Ulegal Perambulations and Hume's Broom. Ulex europaeus, Golden Broom, Arthur's Seat, Edinburgh, Scotland, UK
The afternoon was quickly darkening and rain was in the air as I walked up the hill from Old Calton Cemetery - where David Hume's mausoleum is - in Edinburgh. My perambulation was on the Hume Walk, and the only light spots were the occasional flashes of brightness from little, sharply spiked clumps of Ulex europaeus, Golden Gorse, a close relative of Broom.
The great Scottish philosopher David Hume (1711-1776) had signed a petition to make Calton Hill a public park for recreational use, one of the first such in Britain. In 1775 the path on which I was walking had opened. The stands of Broom, Cytisus scoparius, reminded me of the logical problem of 'identity', often called the 'paradox' of Hume's Broom. In short: is the broom which a sweeper has been using for thirty years the same broom even if its twigs and handle have been replaced many times? What number of its parts has to have been exchanged for it no longer to be the same broom? Whatever the case, our Cytisus was a favorite plant of which to make brooms.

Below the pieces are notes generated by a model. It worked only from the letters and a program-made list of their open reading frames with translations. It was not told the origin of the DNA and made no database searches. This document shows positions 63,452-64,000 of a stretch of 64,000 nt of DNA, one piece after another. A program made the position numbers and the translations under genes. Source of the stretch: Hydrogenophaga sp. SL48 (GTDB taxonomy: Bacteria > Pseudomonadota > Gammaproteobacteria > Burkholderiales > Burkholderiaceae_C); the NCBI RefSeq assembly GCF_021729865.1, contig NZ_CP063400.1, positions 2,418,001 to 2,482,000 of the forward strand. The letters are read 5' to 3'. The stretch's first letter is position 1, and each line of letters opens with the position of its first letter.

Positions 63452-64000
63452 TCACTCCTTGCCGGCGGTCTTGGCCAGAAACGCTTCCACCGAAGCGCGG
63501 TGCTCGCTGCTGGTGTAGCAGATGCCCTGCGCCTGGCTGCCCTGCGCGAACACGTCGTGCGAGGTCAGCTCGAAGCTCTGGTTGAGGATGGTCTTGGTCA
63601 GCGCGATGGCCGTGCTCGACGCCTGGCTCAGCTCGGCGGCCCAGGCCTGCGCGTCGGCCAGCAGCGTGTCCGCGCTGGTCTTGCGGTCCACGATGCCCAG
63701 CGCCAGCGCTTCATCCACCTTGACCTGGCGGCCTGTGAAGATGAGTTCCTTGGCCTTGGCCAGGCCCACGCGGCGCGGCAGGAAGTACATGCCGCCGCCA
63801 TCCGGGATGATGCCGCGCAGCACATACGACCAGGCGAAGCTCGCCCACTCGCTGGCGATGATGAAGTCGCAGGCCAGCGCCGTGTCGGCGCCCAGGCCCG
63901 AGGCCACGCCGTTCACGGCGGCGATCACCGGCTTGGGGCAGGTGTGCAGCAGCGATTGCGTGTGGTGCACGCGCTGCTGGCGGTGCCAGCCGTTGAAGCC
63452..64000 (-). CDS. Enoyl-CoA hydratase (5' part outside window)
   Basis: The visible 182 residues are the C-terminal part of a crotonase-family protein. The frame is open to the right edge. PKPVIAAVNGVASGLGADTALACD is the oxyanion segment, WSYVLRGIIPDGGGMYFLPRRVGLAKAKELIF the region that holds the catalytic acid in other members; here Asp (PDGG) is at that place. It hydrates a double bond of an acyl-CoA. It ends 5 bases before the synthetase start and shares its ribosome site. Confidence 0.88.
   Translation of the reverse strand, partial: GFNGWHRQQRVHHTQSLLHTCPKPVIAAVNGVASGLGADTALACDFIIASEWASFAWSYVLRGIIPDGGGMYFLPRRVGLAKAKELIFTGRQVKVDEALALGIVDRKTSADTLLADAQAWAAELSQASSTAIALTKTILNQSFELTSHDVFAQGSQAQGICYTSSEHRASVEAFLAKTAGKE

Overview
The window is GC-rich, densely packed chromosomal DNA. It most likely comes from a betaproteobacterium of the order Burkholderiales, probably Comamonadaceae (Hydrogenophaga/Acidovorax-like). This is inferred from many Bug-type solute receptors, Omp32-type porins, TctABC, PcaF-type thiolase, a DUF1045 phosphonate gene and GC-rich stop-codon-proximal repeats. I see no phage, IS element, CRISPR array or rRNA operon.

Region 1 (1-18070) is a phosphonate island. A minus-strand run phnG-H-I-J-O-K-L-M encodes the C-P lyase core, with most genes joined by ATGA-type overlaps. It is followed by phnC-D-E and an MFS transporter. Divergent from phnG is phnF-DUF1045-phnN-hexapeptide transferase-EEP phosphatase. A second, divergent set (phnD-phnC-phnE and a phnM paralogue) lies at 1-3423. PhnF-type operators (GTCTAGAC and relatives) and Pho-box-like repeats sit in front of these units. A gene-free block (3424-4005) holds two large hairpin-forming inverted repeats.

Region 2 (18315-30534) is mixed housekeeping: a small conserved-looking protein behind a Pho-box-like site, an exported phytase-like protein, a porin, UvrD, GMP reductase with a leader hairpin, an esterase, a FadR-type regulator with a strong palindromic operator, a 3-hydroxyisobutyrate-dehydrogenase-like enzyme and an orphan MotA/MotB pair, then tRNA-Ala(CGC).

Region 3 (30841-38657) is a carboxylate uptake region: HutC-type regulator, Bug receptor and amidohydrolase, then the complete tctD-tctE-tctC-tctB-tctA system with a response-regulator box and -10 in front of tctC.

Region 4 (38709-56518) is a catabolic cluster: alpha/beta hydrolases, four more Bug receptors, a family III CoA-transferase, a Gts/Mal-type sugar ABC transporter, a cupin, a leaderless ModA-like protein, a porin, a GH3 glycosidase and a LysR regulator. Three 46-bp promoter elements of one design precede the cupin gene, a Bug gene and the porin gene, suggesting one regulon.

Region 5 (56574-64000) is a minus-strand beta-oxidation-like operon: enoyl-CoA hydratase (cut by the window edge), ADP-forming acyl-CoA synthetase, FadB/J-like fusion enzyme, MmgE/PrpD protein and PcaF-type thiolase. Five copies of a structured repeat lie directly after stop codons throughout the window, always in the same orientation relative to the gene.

It was the Ulex, however, which held my fascination. But my photos were too grainy - too dark - to post.
Yesterday, though was a very bright, blue-skied day. We took another perambulation, this time around Arthur's Seat to Duddingston to have a pint in the Sheep Heid Inn with my godson, coincidentally named Arthur like the King of Edinburgh's Head.
The sun was right, the light was good, the company was patient. I got this pretty Ulex to pose in a small lull of the wind, sharp spikes and buds and all.